Origin and geochemical evolution of saline groundwater in the Brisbane coastal plain, Australia

Aro V. Arakel*, W. F. Ridley

*Corresponding author for this work

    Research output: Contribution to journalArticle

    6 Citations (Scopus)

    Abstract

    Fresh, brackish and saline groundwaters of variable acidity and redox potentials occur in a coastal floodplain area, north of the Brisbane River in Southeast Queensland, Australia. The complicated spatial and vertical distribution of these groundwaters, and their tendency towards a seawater chemistry, reflect that the local groundwater system has undergone repeated episodes of hydrological adjustments in response to Quaternary sea-level fluctuations and coastal landscape modifications. Since the last major Holocene transgression, topographic changes have permitted repetition of evaporative concentration, aeration and acidification processes in near-surface groundwaters. The surface and subsurface occurrences of gypsum, pyrite and jarosite minerals, in the Brisbane coastal plain, testify to the intrinsic relationship between sea-level and topographic variations, and hydrogeochemistry of the local groundwater system.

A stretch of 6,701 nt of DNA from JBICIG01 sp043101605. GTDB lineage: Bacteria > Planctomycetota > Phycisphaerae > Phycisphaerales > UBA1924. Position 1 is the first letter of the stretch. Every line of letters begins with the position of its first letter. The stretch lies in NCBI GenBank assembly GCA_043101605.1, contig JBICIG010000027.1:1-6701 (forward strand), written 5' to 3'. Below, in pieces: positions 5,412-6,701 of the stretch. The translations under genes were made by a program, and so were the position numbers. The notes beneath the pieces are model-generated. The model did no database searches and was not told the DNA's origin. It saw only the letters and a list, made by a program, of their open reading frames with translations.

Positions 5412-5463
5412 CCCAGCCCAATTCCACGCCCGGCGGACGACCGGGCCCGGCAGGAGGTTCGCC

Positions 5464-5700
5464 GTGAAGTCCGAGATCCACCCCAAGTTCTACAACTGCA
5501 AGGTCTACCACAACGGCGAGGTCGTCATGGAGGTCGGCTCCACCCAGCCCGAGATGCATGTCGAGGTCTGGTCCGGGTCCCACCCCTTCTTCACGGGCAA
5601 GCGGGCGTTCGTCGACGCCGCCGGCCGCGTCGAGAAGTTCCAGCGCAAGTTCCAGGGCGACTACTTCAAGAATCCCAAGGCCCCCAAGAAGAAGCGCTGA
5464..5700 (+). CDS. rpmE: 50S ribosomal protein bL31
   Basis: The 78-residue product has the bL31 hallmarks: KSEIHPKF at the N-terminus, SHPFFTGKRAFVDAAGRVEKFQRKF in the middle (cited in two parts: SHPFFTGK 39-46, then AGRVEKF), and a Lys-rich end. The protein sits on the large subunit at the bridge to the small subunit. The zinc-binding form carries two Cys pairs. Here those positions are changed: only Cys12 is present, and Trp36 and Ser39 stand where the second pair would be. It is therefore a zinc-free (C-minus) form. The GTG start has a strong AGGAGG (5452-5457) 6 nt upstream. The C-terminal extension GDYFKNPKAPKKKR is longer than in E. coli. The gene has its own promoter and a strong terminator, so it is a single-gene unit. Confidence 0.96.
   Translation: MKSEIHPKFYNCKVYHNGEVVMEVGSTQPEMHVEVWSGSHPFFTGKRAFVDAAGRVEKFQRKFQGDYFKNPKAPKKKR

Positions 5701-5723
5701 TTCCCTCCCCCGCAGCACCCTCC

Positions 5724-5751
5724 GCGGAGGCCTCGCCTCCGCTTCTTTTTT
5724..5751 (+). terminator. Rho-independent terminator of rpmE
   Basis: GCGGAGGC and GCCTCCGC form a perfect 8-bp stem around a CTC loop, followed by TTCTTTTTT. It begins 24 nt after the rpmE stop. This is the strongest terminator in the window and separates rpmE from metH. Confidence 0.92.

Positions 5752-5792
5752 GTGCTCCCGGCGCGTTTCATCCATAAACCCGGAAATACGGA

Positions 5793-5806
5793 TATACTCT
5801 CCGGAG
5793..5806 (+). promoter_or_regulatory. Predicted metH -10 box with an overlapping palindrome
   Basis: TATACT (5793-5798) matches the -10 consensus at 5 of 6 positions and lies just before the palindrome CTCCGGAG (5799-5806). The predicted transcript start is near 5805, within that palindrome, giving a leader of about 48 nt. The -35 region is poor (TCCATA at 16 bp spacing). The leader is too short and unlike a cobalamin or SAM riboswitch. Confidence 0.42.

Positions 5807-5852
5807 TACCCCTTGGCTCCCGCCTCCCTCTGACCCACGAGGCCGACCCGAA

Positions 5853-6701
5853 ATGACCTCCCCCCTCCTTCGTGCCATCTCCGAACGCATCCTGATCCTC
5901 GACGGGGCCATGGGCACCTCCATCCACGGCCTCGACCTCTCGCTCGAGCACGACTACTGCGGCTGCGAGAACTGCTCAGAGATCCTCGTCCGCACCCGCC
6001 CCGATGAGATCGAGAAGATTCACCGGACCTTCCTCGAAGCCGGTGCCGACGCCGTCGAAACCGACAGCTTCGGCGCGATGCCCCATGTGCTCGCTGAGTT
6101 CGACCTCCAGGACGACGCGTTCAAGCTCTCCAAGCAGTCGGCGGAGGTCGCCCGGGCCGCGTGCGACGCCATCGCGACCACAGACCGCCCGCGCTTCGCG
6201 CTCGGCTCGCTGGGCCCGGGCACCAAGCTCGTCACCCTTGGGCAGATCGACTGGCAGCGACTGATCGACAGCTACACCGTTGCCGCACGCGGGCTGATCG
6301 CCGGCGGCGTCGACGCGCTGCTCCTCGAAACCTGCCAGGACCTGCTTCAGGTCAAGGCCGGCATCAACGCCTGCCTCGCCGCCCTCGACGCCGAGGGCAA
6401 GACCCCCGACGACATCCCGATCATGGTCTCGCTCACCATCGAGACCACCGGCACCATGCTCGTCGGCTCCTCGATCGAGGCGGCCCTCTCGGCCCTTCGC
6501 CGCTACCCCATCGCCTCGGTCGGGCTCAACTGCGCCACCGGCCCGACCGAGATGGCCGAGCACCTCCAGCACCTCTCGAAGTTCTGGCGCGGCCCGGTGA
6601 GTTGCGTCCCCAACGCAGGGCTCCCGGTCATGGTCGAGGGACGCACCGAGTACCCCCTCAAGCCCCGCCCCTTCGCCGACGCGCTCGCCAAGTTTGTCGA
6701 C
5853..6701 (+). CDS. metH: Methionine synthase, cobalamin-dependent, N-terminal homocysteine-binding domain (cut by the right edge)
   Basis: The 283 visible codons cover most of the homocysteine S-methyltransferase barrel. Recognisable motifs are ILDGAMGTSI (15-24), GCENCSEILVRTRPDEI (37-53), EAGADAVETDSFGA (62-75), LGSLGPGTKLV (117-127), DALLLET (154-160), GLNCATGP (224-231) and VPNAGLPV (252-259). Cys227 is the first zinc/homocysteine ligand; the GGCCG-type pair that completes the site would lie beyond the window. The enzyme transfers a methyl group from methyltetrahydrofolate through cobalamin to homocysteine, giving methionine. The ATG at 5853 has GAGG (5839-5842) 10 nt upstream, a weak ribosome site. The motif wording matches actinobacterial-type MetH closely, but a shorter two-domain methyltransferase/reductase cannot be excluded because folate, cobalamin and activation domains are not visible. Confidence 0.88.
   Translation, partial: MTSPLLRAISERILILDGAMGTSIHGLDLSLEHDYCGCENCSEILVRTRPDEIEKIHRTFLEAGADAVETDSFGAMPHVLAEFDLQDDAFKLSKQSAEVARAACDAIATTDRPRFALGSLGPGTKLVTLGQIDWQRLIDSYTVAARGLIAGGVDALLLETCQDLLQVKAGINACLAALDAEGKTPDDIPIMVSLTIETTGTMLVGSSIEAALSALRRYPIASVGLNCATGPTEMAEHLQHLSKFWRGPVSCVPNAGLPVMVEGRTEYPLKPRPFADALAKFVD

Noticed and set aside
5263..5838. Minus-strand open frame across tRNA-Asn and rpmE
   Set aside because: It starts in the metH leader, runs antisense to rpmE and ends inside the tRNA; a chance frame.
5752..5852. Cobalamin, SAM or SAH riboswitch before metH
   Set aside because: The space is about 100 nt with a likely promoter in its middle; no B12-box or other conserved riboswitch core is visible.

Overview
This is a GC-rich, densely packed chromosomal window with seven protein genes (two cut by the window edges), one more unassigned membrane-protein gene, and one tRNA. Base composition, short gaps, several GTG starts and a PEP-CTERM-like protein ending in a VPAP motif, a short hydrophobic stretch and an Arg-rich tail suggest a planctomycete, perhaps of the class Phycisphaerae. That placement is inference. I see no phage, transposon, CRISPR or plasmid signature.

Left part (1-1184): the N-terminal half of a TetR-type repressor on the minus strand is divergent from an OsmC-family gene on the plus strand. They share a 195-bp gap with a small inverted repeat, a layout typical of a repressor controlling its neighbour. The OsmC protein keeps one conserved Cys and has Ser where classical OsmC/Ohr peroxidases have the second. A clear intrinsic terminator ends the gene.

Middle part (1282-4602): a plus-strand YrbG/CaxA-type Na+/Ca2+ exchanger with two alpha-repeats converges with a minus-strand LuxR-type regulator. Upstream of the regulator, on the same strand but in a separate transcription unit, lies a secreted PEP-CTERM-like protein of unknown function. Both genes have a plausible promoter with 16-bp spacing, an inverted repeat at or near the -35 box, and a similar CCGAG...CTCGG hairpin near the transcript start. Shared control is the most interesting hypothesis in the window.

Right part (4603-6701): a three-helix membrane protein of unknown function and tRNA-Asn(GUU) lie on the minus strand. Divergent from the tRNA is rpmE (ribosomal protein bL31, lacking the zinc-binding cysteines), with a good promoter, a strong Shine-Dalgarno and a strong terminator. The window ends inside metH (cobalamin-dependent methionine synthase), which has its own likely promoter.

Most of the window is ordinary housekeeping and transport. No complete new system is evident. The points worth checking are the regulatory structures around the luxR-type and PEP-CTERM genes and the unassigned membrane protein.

Original languageEnglish
    Pages (from-to)257-275
    Number of pages19
    JournalCatena
    Volume13
    Issue number3
    DOIs
    Publication statusPublished - 1986

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